Happy Xmas (War Is Over)

Happy Xmas (War Is Over) single artwork - John Lennon/Yoko Ono/Plastic Ono BandWritten by: Lennon-Ono
Recorded: 28, 31 October 1971
Producers: John Lennon, Yoko Ono, Phil Spector

Released: 24 November 1972 (UK), 1 December 1971 (US)

John Lennon: vocals, acoustic guitar
Yoko Ono: vocals
Hugh McCracken: acoustic guitar
Chris Osbourne: acoustic guitar
Teddy Irwin: acoustic guitar
Stuart Scharf: acoustic guitar
Nicky Hopkins: piano, chimes, glockenspiel
Jim Keltner: drums, sleigh bells
Harlem Community Choir, May Pang: backing vocals

Available on:
Power To The People - The Hits
John Lennon Anthology

Released in the US in 1971 and in the UK the following year, Happy Xmas (War Is Over) had its roots in a 1969 peace campaign staged by John Lennon and Yoko Ono.

Happy Xmas (War Is Over) - Power to the People - The Hits (Remastered)

The campaign had been launched on 15 December 1969 in 12 cities around the world: New York, Los Angeles, Toronto, Rome, Athens, Amsterdam, Berlin, Paris, London, Tokyo, Hong Kong and Helsinki. White posters with stark black lettering appeared, stating: "War is over! If you want it. Happy Christmas from John & Yoko". Two years later Lennon turned the idea into what would become an evergreen festive song.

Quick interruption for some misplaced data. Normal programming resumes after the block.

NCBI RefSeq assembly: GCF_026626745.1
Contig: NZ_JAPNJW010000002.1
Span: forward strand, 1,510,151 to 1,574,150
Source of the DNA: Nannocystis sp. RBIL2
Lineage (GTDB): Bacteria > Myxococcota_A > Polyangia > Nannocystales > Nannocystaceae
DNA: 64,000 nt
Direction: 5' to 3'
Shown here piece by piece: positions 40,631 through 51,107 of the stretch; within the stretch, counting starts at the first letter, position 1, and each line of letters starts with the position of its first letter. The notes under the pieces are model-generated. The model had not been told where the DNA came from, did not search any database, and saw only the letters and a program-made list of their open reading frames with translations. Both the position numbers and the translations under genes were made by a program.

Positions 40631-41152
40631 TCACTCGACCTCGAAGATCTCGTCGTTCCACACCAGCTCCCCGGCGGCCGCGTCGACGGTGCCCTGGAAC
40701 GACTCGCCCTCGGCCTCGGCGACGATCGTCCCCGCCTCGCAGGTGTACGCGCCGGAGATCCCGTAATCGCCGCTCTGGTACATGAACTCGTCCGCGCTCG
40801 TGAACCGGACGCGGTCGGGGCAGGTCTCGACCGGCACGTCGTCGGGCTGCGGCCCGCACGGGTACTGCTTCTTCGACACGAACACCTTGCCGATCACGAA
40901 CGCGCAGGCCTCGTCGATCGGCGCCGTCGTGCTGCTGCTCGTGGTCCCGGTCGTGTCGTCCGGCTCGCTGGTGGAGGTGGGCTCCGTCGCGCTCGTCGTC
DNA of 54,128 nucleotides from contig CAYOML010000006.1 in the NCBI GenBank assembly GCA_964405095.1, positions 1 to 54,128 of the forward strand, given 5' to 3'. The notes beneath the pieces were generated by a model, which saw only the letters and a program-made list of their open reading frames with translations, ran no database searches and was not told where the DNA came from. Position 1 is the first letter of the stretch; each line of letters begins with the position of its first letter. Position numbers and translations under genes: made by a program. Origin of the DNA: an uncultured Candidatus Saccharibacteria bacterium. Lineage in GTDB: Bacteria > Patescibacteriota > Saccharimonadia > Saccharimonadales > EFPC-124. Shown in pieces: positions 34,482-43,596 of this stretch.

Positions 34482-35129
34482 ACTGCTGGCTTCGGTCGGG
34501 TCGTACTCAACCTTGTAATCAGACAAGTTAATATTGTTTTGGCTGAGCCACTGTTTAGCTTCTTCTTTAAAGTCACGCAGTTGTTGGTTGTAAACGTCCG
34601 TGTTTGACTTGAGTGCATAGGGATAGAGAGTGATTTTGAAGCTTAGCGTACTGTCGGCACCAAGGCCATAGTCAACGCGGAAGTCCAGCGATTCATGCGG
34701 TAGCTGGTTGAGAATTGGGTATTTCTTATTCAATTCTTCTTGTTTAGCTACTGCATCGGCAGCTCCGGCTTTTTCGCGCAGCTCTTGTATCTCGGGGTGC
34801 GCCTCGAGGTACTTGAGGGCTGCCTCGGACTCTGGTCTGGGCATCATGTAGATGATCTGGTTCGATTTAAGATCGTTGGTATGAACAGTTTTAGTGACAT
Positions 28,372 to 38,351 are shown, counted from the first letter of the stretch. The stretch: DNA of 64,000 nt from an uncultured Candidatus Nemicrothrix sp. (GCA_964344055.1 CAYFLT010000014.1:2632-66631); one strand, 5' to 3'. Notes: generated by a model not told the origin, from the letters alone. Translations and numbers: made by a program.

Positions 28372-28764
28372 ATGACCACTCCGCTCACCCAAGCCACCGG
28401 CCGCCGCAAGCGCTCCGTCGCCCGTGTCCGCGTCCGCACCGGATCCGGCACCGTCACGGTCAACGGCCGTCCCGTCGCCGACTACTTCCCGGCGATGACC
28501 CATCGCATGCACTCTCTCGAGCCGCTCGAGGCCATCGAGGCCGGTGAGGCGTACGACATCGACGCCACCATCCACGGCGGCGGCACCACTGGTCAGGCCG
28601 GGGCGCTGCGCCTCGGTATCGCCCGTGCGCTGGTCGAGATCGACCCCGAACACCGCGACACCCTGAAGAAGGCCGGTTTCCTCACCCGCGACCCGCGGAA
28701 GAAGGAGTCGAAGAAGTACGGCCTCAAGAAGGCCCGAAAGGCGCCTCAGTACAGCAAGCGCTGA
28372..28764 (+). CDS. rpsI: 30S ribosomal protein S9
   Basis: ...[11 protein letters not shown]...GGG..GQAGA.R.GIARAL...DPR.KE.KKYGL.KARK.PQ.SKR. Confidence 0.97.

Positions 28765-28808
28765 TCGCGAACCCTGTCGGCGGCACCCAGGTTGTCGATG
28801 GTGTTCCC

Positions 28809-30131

Although Happy Xmas (War Is Over) was ostensibly about the Vietnam war, it proved a universal message understood worldwide. Lennon had experimented with anthemic messages in songs such as Give Peace A Chance and Power To The People, and again produced a simple lyrical refrain which he hoped anyone could understand.

Happy Xmas Yoko and I wrote together. It says, 'War is over if you want it.' It was still that same message - the idea that we're just as responsible as the man who pushes the button. As long as people imagine that somebody's doing it to them, and that they have no control, then they have no control.
John Lennon, 1980
All We Are Saying, David Sheff

Lennon recorded a home demo of Happy Xmas (War Is Over) in early October 1971. Few of the words were in place, but the melody and structure was mostly complete. Lennon evidently had trouble singing the high notes of the middle section, as sung by Ono in the final version.

Both Lennon and Phil Spector claimed the song's melody was based on The Paris Sisters' 1961 hit I Love How You Love Me, which Spector produced. However, the verses are more closely related to Peter, Paul and Mary's version of the American folk song Stewball.

A rough mix of the song, titled simply Happy Xmas, was included on the 1998 box set John Lennon Anthology.

In the studio

The basic track for Happy Xmas (War Is Over) was recorded at the Record Plant East in New York City on 28 October 1971. The balance engineer was studio owner Roy Cicala, and Phil Spector was the producer. Spector, of course, had previously recorded the classic 1963 album A Christmas Gift For You.

Lennon had wanted Klaus Voormann to play bass guitar on the recording, but his flight from Germany to New York was delayed. Eventually the bass part was recorded by one of the four extra guitarists recruited for the session.